Namibia: State Buyers Need More Legal Understanding

OFFICIALS dealing with the tendering processes in public enterprises, government agencies and local authorities require more understanding of the Public Procurement Act if disputes, which sometimes are settled in court, are to be avoided.

This is one of the resolutions of the Namibia Procurement Conference held in Windhoek recently. The conference enlightened more than 60 procurement officers drawn from state-owned enterprises (SOEs) and local authorities as well as suppliers on the provisions of the Public Procurement Act.

Tenders awarded by SOEs and local authorities have been a subject of many court disputes in recent years.

Ester Kuugongelwa, a senior official with the Procurement Policy Unit of the Ministry of Finance, said most discussions and questions

during the conference centred around the interpretation of the Procurement Act when tenders are prepared or the disputes that come after bids are awarded.

"There are issues about the interpretation of the law basically. In some areas you can see there is a lack of awareness on the part of officials. We have to create awareness on these issues," she said.

Julia Itana, the procurement manager at the Roads Authority said the impact of poorly drafted bidding documents include continuous complaints from bidders, unqualified bidders winning tenders, delays in contract implementation, and added that poorly drafted documents may cause perceptions of corruption.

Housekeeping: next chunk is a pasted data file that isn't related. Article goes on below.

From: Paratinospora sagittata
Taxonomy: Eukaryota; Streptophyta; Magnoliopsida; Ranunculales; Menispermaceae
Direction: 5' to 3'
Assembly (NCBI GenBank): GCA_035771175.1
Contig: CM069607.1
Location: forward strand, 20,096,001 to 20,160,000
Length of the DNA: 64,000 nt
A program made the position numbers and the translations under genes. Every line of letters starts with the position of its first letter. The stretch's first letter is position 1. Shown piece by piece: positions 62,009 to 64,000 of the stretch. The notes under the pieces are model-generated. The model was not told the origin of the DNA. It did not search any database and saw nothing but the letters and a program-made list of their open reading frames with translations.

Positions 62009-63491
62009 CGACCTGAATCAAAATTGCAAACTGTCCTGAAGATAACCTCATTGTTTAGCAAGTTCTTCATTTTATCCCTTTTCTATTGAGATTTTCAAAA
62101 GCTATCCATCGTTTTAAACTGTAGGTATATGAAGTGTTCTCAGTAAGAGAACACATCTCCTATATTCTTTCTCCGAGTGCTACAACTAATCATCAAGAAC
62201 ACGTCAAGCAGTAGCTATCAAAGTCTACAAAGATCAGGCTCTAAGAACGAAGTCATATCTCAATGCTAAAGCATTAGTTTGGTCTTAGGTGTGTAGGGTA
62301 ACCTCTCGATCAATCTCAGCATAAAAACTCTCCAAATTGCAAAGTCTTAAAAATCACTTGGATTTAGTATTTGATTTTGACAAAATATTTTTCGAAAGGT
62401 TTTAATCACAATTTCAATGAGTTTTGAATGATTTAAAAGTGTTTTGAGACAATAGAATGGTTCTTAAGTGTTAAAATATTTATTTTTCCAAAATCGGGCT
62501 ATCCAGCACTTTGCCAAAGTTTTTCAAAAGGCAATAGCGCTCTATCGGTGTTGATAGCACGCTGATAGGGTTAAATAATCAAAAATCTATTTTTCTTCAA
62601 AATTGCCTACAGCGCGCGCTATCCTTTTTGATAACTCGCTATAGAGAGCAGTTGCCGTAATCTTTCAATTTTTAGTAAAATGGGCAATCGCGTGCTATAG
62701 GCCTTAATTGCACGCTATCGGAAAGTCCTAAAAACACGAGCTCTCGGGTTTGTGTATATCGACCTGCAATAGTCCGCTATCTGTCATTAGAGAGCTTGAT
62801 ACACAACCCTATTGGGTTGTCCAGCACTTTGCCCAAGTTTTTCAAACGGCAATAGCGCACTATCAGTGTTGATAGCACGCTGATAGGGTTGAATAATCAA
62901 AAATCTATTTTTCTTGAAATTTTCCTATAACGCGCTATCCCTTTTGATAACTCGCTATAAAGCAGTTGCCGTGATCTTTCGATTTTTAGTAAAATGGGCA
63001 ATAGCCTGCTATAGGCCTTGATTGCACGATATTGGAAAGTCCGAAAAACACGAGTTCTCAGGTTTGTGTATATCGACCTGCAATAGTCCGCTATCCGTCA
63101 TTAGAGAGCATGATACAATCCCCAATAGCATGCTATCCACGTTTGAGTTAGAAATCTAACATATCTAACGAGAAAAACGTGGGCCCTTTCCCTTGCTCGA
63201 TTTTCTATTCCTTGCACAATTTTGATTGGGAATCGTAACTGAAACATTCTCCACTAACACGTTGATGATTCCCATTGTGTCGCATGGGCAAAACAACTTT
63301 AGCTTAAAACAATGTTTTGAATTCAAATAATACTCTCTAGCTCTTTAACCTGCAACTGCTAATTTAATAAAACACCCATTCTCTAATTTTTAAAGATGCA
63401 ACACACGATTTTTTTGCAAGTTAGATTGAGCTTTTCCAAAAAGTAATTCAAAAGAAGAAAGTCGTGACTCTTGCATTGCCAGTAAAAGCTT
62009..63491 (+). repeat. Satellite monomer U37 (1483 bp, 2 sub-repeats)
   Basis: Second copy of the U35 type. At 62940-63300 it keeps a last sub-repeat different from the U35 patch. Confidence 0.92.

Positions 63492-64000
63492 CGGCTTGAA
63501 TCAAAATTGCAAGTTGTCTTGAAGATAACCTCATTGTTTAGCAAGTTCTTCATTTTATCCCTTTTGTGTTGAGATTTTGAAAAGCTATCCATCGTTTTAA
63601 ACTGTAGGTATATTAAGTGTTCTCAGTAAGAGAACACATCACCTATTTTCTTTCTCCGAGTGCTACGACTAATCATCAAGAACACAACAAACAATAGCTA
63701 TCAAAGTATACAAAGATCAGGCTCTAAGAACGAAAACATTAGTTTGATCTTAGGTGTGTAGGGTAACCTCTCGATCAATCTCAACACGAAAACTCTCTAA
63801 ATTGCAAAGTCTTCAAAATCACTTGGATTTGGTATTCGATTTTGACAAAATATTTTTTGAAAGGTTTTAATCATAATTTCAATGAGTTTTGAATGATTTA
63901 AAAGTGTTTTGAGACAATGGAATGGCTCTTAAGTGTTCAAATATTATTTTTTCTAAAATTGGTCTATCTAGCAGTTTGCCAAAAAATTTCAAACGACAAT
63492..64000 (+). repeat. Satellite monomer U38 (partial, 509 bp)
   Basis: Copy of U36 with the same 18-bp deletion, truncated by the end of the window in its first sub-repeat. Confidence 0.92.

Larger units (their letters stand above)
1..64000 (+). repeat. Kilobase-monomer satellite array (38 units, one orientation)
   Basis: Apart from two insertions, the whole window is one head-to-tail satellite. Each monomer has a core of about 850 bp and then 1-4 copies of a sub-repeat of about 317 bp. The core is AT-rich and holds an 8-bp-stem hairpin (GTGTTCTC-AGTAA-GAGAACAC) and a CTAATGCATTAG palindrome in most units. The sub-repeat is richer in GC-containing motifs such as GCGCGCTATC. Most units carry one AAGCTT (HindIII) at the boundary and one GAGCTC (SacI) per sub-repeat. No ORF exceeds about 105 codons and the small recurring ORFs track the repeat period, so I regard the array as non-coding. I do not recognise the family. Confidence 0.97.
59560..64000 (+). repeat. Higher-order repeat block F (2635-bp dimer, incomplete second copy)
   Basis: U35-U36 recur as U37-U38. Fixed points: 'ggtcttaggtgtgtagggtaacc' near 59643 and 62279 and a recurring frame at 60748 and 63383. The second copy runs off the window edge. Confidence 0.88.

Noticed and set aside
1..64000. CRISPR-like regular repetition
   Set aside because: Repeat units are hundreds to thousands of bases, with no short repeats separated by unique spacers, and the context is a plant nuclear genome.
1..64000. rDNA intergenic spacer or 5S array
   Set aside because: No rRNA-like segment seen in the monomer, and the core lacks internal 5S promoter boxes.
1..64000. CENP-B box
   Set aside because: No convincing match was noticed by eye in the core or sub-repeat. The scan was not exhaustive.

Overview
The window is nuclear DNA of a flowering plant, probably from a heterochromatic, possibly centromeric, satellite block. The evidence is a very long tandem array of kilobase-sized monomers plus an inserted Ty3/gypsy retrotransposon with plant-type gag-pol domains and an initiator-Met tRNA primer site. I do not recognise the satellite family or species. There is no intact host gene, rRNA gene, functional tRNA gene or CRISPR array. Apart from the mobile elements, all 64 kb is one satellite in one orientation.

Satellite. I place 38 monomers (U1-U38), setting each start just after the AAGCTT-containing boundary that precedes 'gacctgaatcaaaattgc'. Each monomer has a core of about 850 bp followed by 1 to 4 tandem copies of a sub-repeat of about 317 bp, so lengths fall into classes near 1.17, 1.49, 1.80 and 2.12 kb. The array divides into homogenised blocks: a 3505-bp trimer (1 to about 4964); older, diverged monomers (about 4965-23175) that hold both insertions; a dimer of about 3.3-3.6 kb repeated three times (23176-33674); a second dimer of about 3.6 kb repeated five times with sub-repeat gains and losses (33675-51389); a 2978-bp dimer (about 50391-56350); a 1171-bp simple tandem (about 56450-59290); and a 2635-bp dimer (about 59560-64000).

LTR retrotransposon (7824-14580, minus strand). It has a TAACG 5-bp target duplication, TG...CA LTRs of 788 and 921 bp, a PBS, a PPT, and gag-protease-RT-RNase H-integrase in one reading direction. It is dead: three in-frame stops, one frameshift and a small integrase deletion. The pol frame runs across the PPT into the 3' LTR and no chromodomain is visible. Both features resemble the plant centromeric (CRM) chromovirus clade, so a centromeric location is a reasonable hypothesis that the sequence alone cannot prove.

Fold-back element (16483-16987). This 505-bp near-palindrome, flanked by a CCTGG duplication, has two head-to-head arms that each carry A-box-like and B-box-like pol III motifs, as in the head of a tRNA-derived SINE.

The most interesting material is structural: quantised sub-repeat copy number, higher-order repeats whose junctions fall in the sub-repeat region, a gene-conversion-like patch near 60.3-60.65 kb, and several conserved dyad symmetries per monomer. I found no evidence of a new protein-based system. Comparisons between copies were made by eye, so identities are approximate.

On the other hand, Kuugongelwa noted that there is confusion regarding the operations of the Procurement Policy Unit, which regulates the procurement of goods, works and services and the Central Procurement Board of Namibia, whose duty is to conduct the bidding process on behalf of public entities.

"Most of the time, the public confuses the role of the two institutions. "We need to focus on creating awareness on how the procurement process works."

Another speaker at the conference, Maggy Uuyuni, who addressed the topic of corruption and conflict of interest, noted that emergency, direct and restricted methods of procurement are the most vulnerable methods to abuse due to reduced levels of transparency.

Moreover, Uuyuni said there was a need to prevent conflicts of interest from morphing into corruption by training officials on procedures for handling conflicts of interest.

Furthermore, she said conflicts of interest and corruption can be reduced through open competitive bids, transparency, and the involvement of stakeholders like the Anti-Corruption Commission, private sector organisations, civil society, the media and the general public in the procurement process.

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